Studying from midnight to sunrise helped Aviwe succeed.

Saturday school classes run by an award-winning Grahamstown youth project are helping youngsters realise their post-matric dreams.

Counting the days until she starts her accountancy degree at nearby Rhodes University, Aviwe Menze, 17, vows she would not be the 2013 highest matric achiever in the district’s historically disadvantaged schools if she had not spent years attending the acclaimed Upstart Youth Development Project Saturday morning academic support classes. “It changed my life forever,” she enthused yesterday.

Living crammed in a small Joza house with her mom, gran, aunt and five siblings, Menze said the way she achieved her three distinctions was by sleeping all afternoon and studying from midnight to sunrise when the house was quiet.

Besides the Saturday classes run by volunteers from Rhodes and local private schools, Menze said activities like visiting game reserves, interviewing icons like Archbishop emeritus Desmond Tutu, learning computer skills and visiting the university had helped realise her dreams.

What makes the TEM Mrwetyana Secondary School pupil’s achievements more remarkable is that her distinctions are in difficult subjects like accountancy, business studies and life orientation. Her other subjects were all in the 70% range, with her lowest being 68% for mathematics.

Menze said she joined Upstart in Grade 10. “My life revolves around Upstart – it has become a sanctuary for me and many others. It’s hard to do well in the township without proper support.”

She said it was a major plus that students had to speak, read and write in English. “This was the main focus and it helped familiarise us with the language.”

With her mother unemployed, Menze said it was tough for nine people to survive on her grandmother’s domestic servant salary. “My mother and father separated when we were young and it has been very difficult for us.”

Menze said a simple gesture by Upstart director Shireen Badat – who gave her a camp light to learn with – made a huge difference. “There were disturbances every day and I had to work 10 times harder than people with resources.”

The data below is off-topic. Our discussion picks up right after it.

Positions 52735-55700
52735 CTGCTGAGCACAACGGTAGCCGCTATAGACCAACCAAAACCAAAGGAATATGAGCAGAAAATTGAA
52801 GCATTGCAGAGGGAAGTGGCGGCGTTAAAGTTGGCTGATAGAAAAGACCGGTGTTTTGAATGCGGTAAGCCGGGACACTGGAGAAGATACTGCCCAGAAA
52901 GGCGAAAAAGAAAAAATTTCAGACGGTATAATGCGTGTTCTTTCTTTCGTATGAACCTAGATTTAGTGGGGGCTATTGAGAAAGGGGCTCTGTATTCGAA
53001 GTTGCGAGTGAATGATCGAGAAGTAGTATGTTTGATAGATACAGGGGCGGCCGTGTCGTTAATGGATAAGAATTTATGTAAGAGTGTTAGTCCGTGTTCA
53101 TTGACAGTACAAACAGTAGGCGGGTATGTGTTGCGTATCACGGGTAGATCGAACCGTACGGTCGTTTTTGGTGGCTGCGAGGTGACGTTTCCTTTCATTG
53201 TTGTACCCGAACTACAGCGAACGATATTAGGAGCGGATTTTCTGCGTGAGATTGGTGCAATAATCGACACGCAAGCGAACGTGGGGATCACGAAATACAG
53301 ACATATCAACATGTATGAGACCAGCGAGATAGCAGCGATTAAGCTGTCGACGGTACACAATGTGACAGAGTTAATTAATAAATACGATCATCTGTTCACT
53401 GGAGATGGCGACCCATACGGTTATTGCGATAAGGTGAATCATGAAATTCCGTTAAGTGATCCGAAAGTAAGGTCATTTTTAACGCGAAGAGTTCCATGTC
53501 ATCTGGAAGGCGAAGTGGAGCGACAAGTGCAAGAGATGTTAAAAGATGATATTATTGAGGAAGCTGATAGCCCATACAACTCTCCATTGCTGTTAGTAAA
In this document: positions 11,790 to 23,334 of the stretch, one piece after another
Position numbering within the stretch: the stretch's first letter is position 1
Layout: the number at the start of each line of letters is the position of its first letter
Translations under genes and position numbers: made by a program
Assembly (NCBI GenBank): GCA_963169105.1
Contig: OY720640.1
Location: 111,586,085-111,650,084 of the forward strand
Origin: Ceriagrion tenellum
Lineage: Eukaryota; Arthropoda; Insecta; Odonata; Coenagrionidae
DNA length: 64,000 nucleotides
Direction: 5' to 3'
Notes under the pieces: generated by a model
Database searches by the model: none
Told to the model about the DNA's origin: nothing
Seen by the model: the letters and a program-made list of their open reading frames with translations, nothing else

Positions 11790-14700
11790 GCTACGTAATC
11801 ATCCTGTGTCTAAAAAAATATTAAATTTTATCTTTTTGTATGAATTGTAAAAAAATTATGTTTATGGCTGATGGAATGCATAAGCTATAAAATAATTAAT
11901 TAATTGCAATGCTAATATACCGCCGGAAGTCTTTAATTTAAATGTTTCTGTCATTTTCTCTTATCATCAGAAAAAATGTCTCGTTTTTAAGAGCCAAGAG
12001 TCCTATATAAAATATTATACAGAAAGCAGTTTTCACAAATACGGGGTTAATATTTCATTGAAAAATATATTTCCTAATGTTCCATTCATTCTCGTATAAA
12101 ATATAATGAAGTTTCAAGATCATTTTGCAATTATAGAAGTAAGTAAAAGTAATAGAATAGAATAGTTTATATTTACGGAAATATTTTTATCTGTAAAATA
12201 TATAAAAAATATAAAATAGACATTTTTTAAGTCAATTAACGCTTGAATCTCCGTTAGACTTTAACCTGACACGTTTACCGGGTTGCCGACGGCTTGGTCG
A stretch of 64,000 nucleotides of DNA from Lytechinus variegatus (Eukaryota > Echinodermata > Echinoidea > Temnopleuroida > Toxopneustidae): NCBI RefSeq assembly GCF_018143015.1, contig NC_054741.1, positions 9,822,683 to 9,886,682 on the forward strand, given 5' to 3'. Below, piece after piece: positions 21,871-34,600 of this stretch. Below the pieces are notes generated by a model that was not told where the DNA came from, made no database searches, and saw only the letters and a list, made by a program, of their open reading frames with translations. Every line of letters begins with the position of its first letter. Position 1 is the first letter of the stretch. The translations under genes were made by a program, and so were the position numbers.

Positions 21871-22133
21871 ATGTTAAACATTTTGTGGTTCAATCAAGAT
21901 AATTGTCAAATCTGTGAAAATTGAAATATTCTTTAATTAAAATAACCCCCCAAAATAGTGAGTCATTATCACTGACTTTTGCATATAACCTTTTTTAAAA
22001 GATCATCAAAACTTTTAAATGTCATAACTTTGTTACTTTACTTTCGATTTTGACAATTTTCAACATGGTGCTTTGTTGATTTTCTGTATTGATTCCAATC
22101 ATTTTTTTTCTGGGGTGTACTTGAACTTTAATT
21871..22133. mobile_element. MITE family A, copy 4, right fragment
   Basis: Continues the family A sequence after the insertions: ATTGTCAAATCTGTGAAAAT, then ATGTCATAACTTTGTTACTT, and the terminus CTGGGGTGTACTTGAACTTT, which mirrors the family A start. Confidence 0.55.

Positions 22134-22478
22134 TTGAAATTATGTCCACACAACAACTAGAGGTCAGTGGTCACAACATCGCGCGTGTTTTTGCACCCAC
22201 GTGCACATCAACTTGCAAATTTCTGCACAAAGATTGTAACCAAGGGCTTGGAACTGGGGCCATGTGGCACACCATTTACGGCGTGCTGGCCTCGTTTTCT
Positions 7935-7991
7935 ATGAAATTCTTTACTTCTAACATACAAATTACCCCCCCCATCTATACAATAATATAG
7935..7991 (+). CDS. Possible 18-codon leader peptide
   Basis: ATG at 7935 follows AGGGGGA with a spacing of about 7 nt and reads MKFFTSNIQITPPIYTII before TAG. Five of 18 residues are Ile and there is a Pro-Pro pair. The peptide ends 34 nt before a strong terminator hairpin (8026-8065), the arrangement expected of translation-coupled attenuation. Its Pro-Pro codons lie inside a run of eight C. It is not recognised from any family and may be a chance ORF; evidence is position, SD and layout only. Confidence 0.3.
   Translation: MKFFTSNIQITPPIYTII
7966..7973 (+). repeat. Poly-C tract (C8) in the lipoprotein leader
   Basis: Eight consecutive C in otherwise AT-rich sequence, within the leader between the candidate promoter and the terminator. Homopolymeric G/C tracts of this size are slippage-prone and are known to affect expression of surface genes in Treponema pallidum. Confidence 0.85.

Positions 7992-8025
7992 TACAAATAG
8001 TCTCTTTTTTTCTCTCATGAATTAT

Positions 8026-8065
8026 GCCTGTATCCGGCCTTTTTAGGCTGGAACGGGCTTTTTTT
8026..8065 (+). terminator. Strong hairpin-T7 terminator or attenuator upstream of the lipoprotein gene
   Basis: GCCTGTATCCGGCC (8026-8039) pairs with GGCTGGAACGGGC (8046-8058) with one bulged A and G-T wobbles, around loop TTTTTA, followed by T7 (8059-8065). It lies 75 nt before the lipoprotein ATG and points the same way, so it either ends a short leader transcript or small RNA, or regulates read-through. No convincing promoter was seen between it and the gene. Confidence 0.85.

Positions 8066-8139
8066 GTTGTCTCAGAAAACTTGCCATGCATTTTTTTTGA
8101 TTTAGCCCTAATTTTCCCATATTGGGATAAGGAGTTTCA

Badat said about 26 pupils a time attended the Saturday township classes throughout the year. Besides syllabus subjects, pupils also learnt critical thinking skills and were assisted with career guidance like completing university forms.

Badat praised Claudia Chandler, geography head at St Andrews College, for mentoring Menze – even helping her with essentials like food, an internet connection and shoes and makeup so she could attend her matric farewell.

She said Menze had written in the November 2013 edition of Upstart about challenges she faced at school including teacher and textbook shortages and missing closing dates for bursary applications because her school only issued progress reports at the beginning of the third term.

However, she also wrote she used the lessons learnt at Upstart to remain focused and motivated.

“In a schooling system that still fails too many of our talented youth, Aviwe’s excellent matric pass is testament to her determination and guts to succeed despite many odds, including having to look after two younger siblings,” said Badat.

Picture: SUPPLIED. Picture Caption: REACHING FOR THE STARS: Top matriculant Aviwe Menzi says interviewing Archbishop emeritus Desmond Tutu in 2010 helped drive her forward.

Article Source: Daily Dispatch

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